There wasn’t much to happen over the weekend that was groovier than Blood Orange’s set, or even another artist that so easily pacified crowds on sheer stage presence. A twirling, body rolling tangle of fluid gesticulations, Blood Orange undoubtedly danced his way into the crowds favor, but he didn’t do it alone. Joined by two beautifully voiced backup singers and a full ensemble, Blood Orange dangled his off-kilter, spacy R&B rhythmics in front of the crowd until they succumbed. Yet the danger of alt-R&B lies in its heavy reliance on crowd feedback, and there were brief moments in which the crowd was tired of a drawn out instrumental or minimalist piece. But these were far and in between, and Blood Orange mostly dazzled with his envious movements and virulent guitar solos. Although musically another beast entirely, it wasn’t hard to see the veritable influences of Michael Jackson and even Prince on Blood Orange’s stage dynamics. From his band’s lush movements between sizzling rhythm and blues, to its erratic jumps into more frenetic tunes, he was the wild faced vessel through which the crowd received it all.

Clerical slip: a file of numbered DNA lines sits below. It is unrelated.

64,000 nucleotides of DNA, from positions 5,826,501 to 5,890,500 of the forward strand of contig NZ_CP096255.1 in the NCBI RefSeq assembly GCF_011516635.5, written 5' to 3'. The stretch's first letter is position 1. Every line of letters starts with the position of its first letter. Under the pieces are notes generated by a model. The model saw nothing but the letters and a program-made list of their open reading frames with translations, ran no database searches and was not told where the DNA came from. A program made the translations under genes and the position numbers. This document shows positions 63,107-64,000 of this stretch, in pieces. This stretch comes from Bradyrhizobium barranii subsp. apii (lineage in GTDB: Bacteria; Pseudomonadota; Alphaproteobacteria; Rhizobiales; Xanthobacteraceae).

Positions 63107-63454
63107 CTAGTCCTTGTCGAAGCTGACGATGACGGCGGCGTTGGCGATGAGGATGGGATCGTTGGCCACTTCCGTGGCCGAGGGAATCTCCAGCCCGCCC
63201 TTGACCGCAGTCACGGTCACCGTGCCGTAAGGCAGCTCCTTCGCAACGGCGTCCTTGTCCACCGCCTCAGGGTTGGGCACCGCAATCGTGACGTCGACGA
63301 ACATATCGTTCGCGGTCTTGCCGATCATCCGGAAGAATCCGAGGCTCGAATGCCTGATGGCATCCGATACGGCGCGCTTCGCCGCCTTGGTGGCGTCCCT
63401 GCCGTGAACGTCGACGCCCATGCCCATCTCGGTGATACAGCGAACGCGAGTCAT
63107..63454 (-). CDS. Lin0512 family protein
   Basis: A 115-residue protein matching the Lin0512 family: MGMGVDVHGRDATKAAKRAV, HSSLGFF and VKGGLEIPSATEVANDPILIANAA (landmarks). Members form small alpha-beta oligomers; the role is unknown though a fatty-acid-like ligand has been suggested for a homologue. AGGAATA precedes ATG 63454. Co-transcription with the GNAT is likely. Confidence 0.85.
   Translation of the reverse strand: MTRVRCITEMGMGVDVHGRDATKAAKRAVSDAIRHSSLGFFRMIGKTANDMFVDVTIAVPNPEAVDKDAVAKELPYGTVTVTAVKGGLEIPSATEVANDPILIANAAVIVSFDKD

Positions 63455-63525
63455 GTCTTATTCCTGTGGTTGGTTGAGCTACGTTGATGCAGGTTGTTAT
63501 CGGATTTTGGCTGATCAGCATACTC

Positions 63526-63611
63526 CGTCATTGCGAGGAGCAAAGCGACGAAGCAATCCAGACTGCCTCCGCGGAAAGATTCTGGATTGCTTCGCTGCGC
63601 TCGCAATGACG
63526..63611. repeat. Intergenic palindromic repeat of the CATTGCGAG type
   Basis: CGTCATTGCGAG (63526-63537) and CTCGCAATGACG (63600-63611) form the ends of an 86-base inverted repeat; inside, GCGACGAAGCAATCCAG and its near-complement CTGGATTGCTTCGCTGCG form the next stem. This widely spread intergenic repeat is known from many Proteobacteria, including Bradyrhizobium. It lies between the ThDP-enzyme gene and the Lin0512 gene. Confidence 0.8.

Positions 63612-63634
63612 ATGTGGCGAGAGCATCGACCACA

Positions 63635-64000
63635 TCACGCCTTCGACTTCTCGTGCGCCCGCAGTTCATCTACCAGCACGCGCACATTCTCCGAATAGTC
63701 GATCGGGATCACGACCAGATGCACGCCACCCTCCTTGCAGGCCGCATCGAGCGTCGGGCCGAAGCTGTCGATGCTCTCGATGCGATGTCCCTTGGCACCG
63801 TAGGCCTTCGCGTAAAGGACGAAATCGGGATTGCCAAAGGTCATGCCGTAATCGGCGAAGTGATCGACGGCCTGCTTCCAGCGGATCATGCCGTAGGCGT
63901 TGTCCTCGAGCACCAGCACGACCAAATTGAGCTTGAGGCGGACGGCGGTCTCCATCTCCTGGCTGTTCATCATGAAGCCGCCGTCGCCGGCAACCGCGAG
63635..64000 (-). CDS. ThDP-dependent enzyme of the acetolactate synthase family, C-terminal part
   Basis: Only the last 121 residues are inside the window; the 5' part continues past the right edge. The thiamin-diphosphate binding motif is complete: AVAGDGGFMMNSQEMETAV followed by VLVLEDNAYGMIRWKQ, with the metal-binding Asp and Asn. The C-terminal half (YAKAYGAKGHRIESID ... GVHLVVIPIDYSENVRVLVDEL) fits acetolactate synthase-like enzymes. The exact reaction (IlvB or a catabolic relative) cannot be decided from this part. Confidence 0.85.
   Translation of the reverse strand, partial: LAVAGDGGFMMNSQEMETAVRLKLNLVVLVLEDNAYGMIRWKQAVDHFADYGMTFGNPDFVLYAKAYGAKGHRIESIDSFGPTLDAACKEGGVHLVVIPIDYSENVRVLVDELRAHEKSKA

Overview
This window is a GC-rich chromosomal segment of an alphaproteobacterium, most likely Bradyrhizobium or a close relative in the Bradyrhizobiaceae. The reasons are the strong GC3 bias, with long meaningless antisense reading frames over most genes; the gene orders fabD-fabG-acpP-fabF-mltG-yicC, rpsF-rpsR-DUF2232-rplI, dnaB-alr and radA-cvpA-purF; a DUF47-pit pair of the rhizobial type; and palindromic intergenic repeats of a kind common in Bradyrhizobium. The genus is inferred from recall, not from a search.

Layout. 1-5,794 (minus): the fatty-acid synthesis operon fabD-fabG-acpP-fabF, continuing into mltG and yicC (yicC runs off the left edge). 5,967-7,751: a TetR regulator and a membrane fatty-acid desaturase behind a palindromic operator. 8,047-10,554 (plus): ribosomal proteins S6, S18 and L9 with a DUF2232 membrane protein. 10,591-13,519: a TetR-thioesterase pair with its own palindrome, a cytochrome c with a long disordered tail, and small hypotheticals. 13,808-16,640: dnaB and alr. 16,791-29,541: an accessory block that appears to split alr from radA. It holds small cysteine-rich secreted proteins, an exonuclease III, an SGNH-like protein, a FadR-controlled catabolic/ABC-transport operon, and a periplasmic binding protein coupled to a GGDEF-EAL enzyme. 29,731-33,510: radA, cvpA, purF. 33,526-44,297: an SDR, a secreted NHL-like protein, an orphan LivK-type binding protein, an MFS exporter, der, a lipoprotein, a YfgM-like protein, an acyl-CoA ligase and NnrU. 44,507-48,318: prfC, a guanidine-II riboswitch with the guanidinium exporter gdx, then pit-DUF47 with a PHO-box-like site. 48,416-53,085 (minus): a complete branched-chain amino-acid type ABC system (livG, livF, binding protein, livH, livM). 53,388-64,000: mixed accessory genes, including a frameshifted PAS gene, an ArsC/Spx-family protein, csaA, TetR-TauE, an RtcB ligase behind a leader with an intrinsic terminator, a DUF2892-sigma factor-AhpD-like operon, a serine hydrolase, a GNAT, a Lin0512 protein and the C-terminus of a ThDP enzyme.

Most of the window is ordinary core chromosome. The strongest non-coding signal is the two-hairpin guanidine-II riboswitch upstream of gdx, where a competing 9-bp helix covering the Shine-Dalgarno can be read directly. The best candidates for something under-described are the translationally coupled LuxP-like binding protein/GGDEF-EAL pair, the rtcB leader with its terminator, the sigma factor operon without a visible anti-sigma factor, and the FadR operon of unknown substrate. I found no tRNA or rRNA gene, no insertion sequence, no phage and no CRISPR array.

As fragrantly angsty and unapologetically broken hearted as ever, The National’s Matt Berninger strolled onstage to the rollicking permissiveness of “Don’t Swallow the Cap,” and all seemed right in the world. Forever the picturesque caricature of the brooding artist (and clearly a few beers deep already), Berninger carried a bottle of wine with him onstage, which he took swigs of occasionally between songs. Veterans and masters of their live show craft, The National dragged the crowd down into the depths of their broiling and tumultuous introspections. Always the dramatic, Berninger only needed one or two songs before he was diving into the crowd, head bowed, fans clamoring to reach him as he belted out the brutalizing lines of “I Need My Girl.” But beyond Berninger’s buzzed shenanigans (which included serenading the stagehand responsible for holding the wire of his mic during his romp in the crowd), Aaron and Bryce Dresner drove the weight of The National’s cutting guitar melodies straight into the chests of those in the crowd. It’s always quite the sight to see the two insanely talented guitarists standing a stage lengths across from each other, bouncing the ruthless vitality of their riffs off one another with Berninger in the middle of it all. Pounding through the charging percussiveness and apologetic howls of “Sea of Love,” it wasn’t long before mini mosh pits formed simply out of the pure emotional furor that was rushing from the stage. Then the tempo was slowed with a rare and emotionally crippling performance of “Pink Rabbits,” and as Berninger carried us through the bitter headlock of romantic depression, we suffocated gleefully along with him.